Although a legal analysis of vicarious liability will depend on the facts of the case, the result of the Morrisons case is that where rogue employees are acting “independently” to further their unlawful ends, employers will not be held to be vicariously liable. Here, although the employee, who was an internal auditor for Morrisons, had obtained the data in the course of his employment, the act of his sharing that information on the Internet and to national newspapers was outside of his field of activities. The Supreme Court found that the fact that the rogue employee took steps to separate his action from his work for Morrisons (e.g., using his own computer) and was acting under his own motivations indicated that he acted “independently” from his employment.

Unique to this case of vicarious liability is the impact of the Data Protection Act 1998 (DPA 1998). As an additional defence, Morrisons argued that in any event they could not be liable for the unlawful acts of an employee entrusted with personal data because the DPA 1998 limited liability to the data controller (i.e., the rogue employee). By extension, Morrisons argued, the DPA 1998 excluded vicarious liability for employers. The court disagreed and said that the DPA 1998 is only silent on the point, which is not the same thing. For more on this point, see analysis by our Data Protection team.

Also handed down on 1 April 2020 was judgment in Barclays (appellant) v Various Claimants (respondent) in which the Supreme Court looked at the extent to which a company can be held vicariously liable for the acts of a contractor. In that case the bank hired a doctor to conduct physicals for various employees, during which he sexually assaulted a number of the bank’s female employees.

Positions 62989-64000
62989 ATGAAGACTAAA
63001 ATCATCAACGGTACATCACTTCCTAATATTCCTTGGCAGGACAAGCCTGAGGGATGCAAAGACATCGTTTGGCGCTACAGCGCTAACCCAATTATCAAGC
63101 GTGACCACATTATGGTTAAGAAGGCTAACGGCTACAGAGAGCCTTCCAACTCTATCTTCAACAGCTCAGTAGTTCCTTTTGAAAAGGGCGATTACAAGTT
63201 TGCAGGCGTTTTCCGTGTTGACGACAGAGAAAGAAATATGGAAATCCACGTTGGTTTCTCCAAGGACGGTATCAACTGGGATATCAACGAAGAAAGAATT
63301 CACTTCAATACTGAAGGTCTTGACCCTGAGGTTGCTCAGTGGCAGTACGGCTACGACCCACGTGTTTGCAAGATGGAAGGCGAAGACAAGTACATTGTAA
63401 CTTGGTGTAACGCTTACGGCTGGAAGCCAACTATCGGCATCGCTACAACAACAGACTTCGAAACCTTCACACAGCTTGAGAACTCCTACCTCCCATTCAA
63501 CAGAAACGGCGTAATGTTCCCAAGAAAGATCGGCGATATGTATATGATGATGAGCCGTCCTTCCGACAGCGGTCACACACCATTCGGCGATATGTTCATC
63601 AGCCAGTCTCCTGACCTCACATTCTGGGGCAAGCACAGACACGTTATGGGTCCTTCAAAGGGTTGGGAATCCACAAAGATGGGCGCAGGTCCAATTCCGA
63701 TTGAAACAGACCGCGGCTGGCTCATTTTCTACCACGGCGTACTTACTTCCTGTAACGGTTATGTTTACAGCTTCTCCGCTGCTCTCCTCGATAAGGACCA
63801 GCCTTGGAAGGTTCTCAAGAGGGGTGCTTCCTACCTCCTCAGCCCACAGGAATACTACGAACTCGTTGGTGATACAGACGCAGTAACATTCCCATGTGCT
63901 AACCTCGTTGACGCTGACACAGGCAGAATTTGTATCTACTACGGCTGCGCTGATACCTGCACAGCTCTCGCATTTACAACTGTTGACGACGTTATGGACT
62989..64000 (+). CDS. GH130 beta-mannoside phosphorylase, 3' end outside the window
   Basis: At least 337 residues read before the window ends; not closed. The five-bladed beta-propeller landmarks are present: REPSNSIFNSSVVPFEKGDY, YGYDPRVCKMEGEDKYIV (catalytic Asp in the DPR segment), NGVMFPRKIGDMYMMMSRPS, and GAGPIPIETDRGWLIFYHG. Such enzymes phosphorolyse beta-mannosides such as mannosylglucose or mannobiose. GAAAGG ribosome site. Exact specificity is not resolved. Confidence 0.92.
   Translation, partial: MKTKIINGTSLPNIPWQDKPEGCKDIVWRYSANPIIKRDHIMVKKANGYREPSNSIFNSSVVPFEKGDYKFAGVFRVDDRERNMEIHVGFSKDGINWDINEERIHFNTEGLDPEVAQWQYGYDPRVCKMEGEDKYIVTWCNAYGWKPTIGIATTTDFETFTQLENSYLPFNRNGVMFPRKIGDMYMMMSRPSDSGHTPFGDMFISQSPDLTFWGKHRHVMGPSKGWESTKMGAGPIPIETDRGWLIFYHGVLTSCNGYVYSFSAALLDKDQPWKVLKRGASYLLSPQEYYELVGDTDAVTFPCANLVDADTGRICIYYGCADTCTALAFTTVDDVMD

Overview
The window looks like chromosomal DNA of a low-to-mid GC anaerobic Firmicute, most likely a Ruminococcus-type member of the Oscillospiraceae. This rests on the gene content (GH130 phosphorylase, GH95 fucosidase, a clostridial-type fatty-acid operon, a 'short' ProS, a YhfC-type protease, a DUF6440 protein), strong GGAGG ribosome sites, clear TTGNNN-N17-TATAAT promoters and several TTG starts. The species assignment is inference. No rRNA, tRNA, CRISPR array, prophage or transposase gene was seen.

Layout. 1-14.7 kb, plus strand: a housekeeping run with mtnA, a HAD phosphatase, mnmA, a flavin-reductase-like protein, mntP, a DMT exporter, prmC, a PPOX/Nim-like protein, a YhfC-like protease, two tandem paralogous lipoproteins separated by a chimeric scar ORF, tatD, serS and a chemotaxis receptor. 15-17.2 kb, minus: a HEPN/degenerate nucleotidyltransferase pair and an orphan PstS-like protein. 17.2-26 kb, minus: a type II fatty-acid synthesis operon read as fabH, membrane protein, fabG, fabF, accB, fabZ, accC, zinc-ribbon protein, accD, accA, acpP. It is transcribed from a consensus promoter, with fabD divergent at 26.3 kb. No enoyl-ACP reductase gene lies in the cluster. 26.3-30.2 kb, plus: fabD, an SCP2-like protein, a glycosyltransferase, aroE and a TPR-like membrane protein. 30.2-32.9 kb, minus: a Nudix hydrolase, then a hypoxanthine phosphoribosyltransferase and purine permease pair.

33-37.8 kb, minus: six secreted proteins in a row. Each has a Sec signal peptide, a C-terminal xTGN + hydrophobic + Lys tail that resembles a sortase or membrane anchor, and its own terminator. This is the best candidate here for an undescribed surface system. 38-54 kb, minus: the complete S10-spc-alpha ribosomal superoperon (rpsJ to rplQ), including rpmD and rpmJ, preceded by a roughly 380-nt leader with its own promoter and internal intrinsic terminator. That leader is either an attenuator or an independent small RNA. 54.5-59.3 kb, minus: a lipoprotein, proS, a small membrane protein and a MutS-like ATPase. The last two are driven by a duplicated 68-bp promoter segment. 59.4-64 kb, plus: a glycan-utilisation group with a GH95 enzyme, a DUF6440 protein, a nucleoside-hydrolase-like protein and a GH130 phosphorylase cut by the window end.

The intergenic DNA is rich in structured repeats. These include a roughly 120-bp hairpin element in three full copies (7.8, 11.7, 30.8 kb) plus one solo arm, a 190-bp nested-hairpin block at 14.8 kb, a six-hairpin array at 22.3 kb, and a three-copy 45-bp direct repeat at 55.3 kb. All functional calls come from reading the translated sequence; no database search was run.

It is settled law that vicarious liability applies in employer/employee relationships. Over time, the definition of when that relationship exists has expanded to include contractor relationships in some instances. The Supreme Court has now pulled back the scope of that definition and said that where a contractor acts independently, he is not acting as an employee.

Whether or not the right kind of relationship exists will be a fact specific analysis. In Barclays the doctor had a separate private and NHS practice where he saw patients and he could refuse to take any assignment sent to him by the bank. The Supreme Court therefore concluded that Barclays bore no vicarious liability for the acts of the doctor. Where a contractor is for all intents and purposes an employee (e.g., they are only a “contractor” for tax purposes) the analysis would likely be different and vicarious liability could potentially bite.

Both cases will be welcome by employers as an appropriate reigning in of the scope of vicarious liability. When the unlawful acts of a rogue employee impacts a number of victims, those victims typically act against the defendant with the deepest pockets. The lower courts had reasoned that insurance would provide sufficient protection to employers against this risk. These decisions reign in the risk for all employers, and may reduce premiums for those who are insured.